Were both very committed to our family. We want to bring up our kids in a healthy mom and dad home. (neither of us had that growing up)  Lately, with my not being interested in making love – (and getting heavier and heavier) I do worry that he will pursue that need elsewhere.

I’ve been on meds for depression for the last… 3 years. Basically, since we got back together.

Childhood traumas

We have both suffered major traumas in our life. His parents were alcoholics. His younger sisters were apprehended by children’s services, he was already a teen and drinking along with them. He was an alcoholic by grade 12. I was abused as a child, and my parents divorced when I was 3 after my brother died.

Elly’s Advice

Mary, firstly I have to say how much I am in awe of how the two of you have pulled through so far, after all the problems you both have faced. From what you say, you are clearly committed parents as well. You have overcome some very challenging circumstances as a couple. 

Relationship advice?

I can see that you have both invested in your lives as parents and in yourselves individually. I suspect, though, that there is much information missing from your story that you probably wouldn’t want broadcast, but would have helped me advise you better.

What about your relationship?

I see no evidence of any investment in your life as a couple. You’ve stuck by Steve through thick and thin – sure, that has been a major investment, but you don’t seem to have worked together specifically on your relationship.

You also may have stuck by Steve because you couldn’t imagine yourself leading any other life. Perhaps you didn’t have the confidence to leave?  

I guess it was a combination of things that kept you both together – your commitment, love, and wanting your children to feel loved, safe and secure with both parents together.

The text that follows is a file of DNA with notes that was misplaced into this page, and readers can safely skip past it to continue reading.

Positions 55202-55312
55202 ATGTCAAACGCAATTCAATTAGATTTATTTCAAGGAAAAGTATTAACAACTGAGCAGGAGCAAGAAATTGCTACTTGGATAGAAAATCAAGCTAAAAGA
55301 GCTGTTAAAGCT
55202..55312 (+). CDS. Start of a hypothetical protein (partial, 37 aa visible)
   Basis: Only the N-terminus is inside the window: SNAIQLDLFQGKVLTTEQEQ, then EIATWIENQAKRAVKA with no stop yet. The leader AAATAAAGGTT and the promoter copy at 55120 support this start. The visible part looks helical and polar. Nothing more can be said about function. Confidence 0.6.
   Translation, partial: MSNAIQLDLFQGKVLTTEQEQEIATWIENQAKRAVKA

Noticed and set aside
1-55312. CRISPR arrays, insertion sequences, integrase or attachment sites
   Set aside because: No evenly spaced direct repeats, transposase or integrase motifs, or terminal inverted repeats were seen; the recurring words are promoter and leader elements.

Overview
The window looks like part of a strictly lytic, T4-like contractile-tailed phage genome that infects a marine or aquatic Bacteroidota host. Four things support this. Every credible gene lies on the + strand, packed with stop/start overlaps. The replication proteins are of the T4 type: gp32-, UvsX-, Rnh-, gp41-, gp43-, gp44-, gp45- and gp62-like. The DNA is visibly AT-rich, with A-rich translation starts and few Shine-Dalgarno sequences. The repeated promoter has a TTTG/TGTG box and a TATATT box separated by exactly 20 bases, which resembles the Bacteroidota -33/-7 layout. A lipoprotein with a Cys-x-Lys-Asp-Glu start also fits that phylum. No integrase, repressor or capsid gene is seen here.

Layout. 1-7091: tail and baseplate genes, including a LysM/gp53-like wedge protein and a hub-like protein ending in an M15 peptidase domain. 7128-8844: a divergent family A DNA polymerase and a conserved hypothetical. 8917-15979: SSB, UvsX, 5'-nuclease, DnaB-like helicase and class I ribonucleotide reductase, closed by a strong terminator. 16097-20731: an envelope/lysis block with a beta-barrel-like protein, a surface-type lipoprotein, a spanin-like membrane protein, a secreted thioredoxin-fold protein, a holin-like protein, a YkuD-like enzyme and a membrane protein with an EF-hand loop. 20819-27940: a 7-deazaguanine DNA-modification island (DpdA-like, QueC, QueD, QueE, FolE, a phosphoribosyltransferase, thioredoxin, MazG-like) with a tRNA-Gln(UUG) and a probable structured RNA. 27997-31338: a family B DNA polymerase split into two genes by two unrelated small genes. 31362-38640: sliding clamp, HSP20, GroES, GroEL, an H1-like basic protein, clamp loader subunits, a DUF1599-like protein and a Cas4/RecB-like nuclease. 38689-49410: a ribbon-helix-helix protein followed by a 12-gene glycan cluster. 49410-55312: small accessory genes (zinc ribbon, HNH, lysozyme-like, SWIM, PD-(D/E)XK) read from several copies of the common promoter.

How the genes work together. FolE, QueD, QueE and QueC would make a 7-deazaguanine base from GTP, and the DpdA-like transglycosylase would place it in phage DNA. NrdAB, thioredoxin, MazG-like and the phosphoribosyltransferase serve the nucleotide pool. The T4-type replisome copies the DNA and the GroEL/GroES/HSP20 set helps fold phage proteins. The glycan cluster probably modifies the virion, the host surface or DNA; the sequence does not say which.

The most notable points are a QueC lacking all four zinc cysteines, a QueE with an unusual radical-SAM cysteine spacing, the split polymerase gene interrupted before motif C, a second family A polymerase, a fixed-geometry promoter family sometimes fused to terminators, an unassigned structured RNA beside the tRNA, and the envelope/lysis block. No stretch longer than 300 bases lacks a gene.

How to save your relationship

Your relationship is like a plant – if you don’t water and feed it, it will wilt and die. Steve may well be spending more time away because he too feels that the relationship isn’t working anymore. It’s all becoming a vicious circle and so it’s time to take action.

I recommend my Positive Communication Kit for Couples.

Most definitely, I recommend that you connect with Better Help to discuss all your troubles with an online professional, licensed therapist. He or she will take all the time to really understand your situation and help you to figure out your next step. For more information, see my page: Online relationship advice.

The problem with antidepressants

Your antidepressants may contribute to your weight-gain, won’t make you any happier and may lead to long-term damage – mentally and physically. I’d really recommend that you discuss with your doctor how you can come off them. There’s not much evidence now that they work at all – see my article on Treating depression without medication and scroll down to the video for vital info on antidepressants.

Also – very significantly – according to Prof Helen Fisher, antidepressants also depress romantic feelings!

I wonder if you ever have the opportunity to spend time with friends, socialise and have fun. That is something that would really contribute to your well-being.

Stay or walk away?

You didn’t ask me a question, Mary, but I suspect that you’ve been thinking about whether you should leave Steve.

I can’t make that decision for you, but I do recommend my Relationship Compatibility Test.

From what you’ve written, I’d imagine that you may feel all Steve’s attention goes to his dancing and the children and that there is perhaps little left over for you.

I suspect that both of you are unhappy with the relationship now, Mary, but it seems there is much to fight for – see my article: Is my relationship worth saving.

And, my goodness, there’s plenty of evidence to show that you both have the personal inner resources to overcome any difficulties when you put your mind to it!

I wish you all the best for happier times, Mary.

Background photo: silhouette of woman's face. Text: Need advice? Get help. Chat with a licensed therapist now.
Your problem is never too big, too small or too embarrassing to get personal advice from a professional counsellor!